Gov’t ‘people costs’ up 50 per cent

The number of civil servants in Cayman and the cost of salaries and benefits for those employees have both increased by more than 50 per cent within the past five years.

According to an analysis of the government’s annual economic reports from 2004 to 2008, personnel costs rose by about 50 per cent in that time, while government staff increased some 58 per cent.

In calendar year 2005, there were 2,404 civil servants with a personnel budget of $163.8 million. By 2008, the last full year for which figures are available, the number of civil servants had jumped to 3,801 and central government’s personnel budget went to $245.2 million.

Civil servants have been warned at least twice within the past two weeks that budget cuts, possibly in the form of lost jobs or reduced salaries, could be on the way in the spending plan government will propose next month. The latest such warning came from their employees association.

Cayman Islands Civil Service Association President James Watler said Monday that ‘exploratory ideas’ of up to a 20 per cent reduction in pay, a reduced work week, or even job cuts had been discussed with government officials. He said the association was doing whatever it could to prevent people from losing their positions.

Mr. Watler said increasing government personnel costs doesn’t necessarily equate to more civil servants being hired. For instance, between 2007 and 2008, there was a small reduction in the total number of civil service jobs partly due to attrition from a ‘soft’ hiring freeze put in place by the government.

However, personnel costs still went up by nearly 15 per cent between 2007 and 2008.

From the association’s point of view, there are three problems: a ‘top heavy’ public service, government policies that have increased operating costs and other policies that amount to unfunded mandates placed on civil servants.

‘From two years ago we raised the concern that the service was getting top heavy,’ Mr. Watler said, referring to the number of employees in middle or upper management positions. ‘We have done this on a number of occasions.’

He also pointed out that an effort to decentralise the hiring process within government that took effect in January 2007 led to the hiring of many highly-paid human resources professionals in separate departments. Hiring decisions were previously made by the Civil Service Commission with government department heads acting more as administrators rather than personnel managers.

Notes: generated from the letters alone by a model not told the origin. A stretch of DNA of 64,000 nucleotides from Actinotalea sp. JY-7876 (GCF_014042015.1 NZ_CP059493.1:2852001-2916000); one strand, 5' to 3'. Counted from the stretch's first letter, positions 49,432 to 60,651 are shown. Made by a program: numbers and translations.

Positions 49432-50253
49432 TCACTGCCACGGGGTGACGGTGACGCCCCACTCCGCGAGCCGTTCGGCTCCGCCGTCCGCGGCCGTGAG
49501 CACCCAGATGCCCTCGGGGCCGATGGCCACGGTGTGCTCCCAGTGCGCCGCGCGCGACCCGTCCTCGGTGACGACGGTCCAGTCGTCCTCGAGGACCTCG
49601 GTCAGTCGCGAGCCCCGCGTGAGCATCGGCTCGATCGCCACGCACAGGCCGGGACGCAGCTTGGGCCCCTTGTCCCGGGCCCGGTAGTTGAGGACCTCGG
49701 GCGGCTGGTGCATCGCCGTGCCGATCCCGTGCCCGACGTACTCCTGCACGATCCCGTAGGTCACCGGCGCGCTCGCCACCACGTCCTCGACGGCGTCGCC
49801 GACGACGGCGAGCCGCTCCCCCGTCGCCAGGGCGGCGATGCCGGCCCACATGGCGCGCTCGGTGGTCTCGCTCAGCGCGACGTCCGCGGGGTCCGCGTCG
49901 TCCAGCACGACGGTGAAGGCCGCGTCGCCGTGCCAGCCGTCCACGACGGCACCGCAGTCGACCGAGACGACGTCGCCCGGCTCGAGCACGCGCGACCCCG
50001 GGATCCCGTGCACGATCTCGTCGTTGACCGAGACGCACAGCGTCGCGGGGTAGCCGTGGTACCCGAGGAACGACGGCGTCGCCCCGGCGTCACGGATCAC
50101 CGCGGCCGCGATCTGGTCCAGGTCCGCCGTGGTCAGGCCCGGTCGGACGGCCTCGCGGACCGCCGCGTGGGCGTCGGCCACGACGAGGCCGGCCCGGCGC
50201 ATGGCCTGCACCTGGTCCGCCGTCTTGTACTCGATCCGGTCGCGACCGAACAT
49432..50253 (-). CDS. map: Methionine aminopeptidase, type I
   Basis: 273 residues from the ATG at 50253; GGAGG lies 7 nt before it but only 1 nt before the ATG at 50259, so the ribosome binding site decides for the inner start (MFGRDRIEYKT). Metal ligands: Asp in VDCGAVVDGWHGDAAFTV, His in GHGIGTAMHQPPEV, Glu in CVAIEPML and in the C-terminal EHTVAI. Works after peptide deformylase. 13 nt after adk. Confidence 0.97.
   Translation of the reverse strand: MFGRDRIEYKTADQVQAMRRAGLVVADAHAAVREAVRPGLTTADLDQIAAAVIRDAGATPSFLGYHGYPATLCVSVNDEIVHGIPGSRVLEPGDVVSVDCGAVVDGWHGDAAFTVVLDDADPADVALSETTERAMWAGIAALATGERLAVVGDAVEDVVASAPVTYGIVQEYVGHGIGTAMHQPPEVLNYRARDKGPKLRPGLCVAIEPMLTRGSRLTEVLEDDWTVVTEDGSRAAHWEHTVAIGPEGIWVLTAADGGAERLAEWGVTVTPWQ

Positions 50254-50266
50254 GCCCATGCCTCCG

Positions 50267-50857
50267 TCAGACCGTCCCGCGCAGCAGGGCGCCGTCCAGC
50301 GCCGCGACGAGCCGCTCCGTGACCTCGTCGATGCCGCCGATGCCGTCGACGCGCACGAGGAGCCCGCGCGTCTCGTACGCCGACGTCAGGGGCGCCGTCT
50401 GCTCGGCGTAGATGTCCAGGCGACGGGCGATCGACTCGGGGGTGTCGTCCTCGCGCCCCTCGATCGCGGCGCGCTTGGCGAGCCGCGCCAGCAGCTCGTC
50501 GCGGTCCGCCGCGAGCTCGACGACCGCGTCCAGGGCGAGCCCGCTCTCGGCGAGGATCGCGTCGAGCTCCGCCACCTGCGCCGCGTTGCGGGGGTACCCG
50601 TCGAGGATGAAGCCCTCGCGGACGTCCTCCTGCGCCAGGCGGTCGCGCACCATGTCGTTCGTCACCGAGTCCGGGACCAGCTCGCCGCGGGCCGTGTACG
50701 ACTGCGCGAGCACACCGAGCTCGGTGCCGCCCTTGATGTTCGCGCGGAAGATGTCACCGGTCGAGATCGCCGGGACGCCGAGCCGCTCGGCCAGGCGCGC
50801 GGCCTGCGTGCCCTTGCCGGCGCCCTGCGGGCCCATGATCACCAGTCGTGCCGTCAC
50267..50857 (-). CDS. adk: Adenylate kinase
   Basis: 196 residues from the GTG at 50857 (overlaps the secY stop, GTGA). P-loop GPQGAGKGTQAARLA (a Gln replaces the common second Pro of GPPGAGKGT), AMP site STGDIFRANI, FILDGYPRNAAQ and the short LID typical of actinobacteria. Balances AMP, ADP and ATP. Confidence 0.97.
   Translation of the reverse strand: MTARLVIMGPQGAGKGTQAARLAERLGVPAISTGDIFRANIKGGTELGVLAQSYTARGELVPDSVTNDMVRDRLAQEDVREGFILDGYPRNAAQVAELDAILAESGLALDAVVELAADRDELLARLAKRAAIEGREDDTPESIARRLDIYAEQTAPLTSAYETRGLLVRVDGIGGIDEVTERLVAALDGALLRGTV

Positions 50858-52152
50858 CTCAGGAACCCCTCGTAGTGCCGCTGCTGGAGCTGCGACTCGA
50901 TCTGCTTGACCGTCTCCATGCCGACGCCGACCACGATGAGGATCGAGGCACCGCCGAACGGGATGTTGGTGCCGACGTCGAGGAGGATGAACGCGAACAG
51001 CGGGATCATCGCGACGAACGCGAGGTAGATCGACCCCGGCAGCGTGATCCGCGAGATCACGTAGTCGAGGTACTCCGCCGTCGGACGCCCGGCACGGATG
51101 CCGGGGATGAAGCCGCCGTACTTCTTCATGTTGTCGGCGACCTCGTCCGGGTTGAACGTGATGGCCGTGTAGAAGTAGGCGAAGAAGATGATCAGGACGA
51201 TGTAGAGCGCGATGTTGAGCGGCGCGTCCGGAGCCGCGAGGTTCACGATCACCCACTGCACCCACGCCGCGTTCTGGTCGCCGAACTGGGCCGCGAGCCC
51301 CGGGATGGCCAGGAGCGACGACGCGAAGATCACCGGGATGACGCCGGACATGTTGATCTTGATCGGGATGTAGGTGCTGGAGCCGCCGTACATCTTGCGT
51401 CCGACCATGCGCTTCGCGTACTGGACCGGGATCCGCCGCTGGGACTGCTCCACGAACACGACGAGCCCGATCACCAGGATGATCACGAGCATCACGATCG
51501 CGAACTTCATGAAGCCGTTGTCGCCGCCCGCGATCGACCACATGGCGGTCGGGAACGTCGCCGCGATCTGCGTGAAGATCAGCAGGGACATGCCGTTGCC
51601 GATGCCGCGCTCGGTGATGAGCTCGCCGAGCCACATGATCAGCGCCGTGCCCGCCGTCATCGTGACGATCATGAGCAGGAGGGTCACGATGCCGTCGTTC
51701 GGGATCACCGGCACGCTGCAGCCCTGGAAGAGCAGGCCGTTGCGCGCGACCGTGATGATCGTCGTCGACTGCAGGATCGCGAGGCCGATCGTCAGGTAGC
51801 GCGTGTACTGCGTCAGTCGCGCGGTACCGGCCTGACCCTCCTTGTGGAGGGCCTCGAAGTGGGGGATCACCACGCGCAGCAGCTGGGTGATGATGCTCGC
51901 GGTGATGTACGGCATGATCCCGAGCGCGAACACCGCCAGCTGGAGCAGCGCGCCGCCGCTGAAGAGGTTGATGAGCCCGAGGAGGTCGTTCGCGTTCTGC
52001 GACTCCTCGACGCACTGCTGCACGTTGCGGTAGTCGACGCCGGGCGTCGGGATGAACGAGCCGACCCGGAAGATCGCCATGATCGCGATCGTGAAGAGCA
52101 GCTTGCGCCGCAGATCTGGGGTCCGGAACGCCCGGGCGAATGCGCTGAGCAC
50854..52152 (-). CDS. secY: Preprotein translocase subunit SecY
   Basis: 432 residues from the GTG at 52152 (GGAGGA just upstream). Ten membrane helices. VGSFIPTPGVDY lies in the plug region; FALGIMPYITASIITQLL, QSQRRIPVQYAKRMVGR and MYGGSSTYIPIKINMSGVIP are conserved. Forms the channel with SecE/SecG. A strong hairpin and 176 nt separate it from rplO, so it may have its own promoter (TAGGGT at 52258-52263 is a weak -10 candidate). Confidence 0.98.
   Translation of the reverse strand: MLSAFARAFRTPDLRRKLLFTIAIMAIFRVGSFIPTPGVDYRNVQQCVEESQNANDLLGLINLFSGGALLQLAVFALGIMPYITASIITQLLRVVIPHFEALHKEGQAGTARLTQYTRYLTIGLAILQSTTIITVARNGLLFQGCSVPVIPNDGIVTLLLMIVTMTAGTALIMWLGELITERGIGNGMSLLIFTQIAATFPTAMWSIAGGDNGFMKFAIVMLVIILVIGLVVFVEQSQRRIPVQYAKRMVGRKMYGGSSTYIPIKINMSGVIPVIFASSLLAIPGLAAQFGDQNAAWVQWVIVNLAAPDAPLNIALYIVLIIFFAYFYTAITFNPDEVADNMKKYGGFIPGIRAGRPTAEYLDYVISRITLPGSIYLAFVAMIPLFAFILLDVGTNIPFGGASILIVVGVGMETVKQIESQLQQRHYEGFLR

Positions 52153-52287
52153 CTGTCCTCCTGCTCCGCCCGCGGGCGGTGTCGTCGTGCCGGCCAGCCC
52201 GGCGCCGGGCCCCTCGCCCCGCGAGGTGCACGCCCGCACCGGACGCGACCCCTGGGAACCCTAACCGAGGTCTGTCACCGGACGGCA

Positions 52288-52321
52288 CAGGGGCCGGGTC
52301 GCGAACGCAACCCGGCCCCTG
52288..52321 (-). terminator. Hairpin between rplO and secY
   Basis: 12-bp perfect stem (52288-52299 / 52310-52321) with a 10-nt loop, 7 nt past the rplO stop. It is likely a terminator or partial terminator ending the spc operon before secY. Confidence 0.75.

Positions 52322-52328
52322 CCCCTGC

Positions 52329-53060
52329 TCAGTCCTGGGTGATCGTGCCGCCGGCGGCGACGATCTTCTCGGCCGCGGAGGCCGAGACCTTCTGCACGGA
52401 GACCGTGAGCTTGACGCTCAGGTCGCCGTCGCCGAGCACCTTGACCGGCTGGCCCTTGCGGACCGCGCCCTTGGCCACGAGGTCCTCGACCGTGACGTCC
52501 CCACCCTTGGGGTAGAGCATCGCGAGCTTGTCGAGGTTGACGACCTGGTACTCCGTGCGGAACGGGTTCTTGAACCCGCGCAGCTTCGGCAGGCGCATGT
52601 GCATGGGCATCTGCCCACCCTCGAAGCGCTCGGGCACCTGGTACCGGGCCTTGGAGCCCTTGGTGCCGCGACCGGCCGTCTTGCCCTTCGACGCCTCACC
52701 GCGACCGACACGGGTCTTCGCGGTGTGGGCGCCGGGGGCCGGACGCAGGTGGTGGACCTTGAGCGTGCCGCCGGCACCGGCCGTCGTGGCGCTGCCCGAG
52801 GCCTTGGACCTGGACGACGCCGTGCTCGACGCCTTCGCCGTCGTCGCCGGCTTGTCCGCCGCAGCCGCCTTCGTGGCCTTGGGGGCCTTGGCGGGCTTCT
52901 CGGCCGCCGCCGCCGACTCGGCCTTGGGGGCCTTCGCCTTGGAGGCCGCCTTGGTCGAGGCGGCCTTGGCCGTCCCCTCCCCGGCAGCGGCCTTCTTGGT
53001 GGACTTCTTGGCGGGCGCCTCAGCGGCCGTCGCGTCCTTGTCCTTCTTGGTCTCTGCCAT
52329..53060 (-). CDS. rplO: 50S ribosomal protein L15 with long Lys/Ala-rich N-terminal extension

Mr. Watler also said government’s change to an output-based budgeting system increased certain administrative costs. Under the system, a government manager is given a certain amount of funds to achieve certain outputs. If those are not shown to have been achieved, government ministers have to option to withhold payment to departments under their remits.

Civil service managers are required to document the services that they have ‘billed’ government for, a process that some managers have complained is both costly and time-consuming.

Finally, Mr. Watler said certain government mandates have increased the work load on civil servants without providing additional funds or resources. He pointed to the newly-enacted Freedom of Information Law as an example.

‘Most departments did not hire an FOI manager,’ Mr. Watler said. ‘Those responsibilities were merely shifted to a person who already had a full time job.’

Government ministers have not been specific about areas that may face cuts, although Leader of Government Business McKeeva Bush has floated the idea of selling off certain high-dollar assets, including the Cayman Turtle Farm to help balance the books.

However, with more than half of government’s annual costs in salaries, Mr. Watler said there are only so many places to go before cutting the personnel budget.

‘The picture is grim, we will all be affected,’ he said.

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